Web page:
Having read some threads on another English learners site, I noticed that there was a disagreement as to whether "I wish I won the lottery" is correct or not. Some mention it is perfectly normal and standard (US), while others suggest:

I wish I could win the lottery.

It is not intended to refer to a past, one-off event (so no "had won"), rather than a present wish with a very look likelihood of happening. To me, "I wish I won the lottery" sounds like if the person saying that implies "I do not win the lottery", which sounds a bit weird as a habitual action.

Also, how would you (and why) say this naturally, using "wish"?

2 Answers 2


I would certainly not say

I wish I won the lottery.

I am not keen on your suggestion

I wish I could win the lottery.

because although grammatical, using "could" makes it seem as though it is something within your control — apart from buying a ticket! There are two ways I might put it:

Using win as a verb

I wish to win the lottery.

Using win as a noun

I wish for a lottery win.

  • Thanks, then I am puzzled why some claim the first option (I wish I won the lottery) is a perfectly normal usage.
    – John V
    Feb 11, 2019 at 14:58
  • It would be helpful if you included the link to the previous question you mentioned. Feb 11, 2019 at 15:00
  • forum.wordreference.com/threads/… Post #6
    – John V
    Feb 11, 2019 at 15:01
  • 1
    As commented in the link, "I wish I won the lottery" is more colloquial than grammatical. Feb 11, 2019 at 15:03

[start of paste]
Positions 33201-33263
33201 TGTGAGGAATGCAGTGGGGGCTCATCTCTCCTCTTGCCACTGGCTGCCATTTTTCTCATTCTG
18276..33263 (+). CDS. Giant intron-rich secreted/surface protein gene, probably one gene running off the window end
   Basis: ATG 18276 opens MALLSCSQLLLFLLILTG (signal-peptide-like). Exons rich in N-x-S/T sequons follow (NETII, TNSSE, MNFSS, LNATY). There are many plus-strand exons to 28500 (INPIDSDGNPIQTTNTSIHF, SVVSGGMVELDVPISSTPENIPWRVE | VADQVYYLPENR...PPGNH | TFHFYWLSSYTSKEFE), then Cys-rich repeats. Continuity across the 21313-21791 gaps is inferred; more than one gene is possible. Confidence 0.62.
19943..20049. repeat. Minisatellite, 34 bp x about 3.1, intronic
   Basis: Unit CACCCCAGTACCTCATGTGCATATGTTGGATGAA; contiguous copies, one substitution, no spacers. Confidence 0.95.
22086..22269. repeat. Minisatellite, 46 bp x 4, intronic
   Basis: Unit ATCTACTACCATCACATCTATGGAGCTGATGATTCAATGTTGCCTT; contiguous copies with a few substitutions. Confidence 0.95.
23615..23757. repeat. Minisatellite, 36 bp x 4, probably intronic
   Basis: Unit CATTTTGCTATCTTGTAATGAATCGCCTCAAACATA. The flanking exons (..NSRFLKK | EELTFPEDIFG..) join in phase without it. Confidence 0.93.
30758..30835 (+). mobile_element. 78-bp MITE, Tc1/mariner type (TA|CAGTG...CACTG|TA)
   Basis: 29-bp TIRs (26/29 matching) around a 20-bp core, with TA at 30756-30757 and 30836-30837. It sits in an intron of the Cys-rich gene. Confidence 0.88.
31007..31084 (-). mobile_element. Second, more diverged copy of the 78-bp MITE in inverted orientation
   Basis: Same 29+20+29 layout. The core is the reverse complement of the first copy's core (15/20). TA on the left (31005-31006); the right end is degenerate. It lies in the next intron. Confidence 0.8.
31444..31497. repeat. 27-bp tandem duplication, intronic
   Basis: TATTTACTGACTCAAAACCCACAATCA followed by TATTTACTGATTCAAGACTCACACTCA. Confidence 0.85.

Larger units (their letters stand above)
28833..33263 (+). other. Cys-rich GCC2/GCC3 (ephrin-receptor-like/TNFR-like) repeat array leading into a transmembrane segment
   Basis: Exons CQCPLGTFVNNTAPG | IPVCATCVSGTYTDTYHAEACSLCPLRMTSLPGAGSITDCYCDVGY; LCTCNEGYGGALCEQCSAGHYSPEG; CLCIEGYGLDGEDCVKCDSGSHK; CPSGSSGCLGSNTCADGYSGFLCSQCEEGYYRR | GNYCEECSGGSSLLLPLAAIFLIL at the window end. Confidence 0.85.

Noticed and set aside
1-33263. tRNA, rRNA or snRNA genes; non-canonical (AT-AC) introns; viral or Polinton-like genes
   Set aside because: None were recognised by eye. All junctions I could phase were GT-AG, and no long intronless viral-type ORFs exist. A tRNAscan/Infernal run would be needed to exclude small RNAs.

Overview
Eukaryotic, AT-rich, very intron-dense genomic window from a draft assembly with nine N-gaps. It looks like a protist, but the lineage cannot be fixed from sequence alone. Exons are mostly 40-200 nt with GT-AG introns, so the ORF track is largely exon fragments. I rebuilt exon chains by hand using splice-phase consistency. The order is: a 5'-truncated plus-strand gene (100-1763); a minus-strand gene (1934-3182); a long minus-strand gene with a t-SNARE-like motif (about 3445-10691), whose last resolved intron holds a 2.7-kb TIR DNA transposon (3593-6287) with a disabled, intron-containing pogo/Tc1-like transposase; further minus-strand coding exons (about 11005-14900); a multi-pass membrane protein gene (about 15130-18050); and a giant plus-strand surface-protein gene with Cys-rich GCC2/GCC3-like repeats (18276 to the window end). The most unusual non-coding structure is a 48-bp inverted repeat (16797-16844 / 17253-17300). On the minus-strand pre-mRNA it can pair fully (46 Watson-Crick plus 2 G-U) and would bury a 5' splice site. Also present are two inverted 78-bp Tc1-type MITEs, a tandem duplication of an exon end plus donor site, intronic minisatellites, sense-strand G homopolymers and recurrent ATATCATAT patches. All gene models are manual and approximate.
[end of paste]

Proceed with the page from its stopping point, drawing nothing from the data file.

• 2
    I'd go with "I wish I had won" (lamenting my recent loss) or "I wish I would win" (hoping for a future result).
    – Hellion
    Feb 11, 2019 at 15:31

“I wish I won the lottery” is only slightly ungrammatical if it refers to an event in the past, and could be corrected to:

I wish I’d won the lottery

But is an ungrammatical mixture of tenses if it is meant as an aspiration for the future.

In the latter case I prefer the version with “could” to either of the suggestions in the accepted answer, both of which seem much more unnatural.

My own suggestions? Staying with “wish” for the moment, and keeping the same idea (aspiration for the future) a more vernacular usage might be:

I wish I’d win the lottery

Although this feels ungrammatical. And wish doesn’t seem completely natural either. People might say “I wish I was a millionaire” (although I would say “were”) reflecting a desire to be in a particular state at the present time, but in wishing for something to occur in the future, the vernacular way of expressing this is more likely to avoid “wish” and use an expression like:

If only I could win the lottery!

Mind you, I don’t gamble, myself.

  • IMO it works with a time phrase in the past "I wish I won the lottery when the prize was large" or "I wish I won the lottery last year" but tense rules are often slightly different in such cases - it's more common to use simple past rather than past perfect when you are explicitly indicating the temporal relationship. (Although some grammarians may still prefer the past perfect even then.)
    – Stuart F
    Apr 19, 2023 at 10:54
  • I disagree, to the extent that is not a usage I am familiar with, grammatical or not. But perhaps it varies with geographical location.
    – David
    Apr 19, 2023 at 15:58

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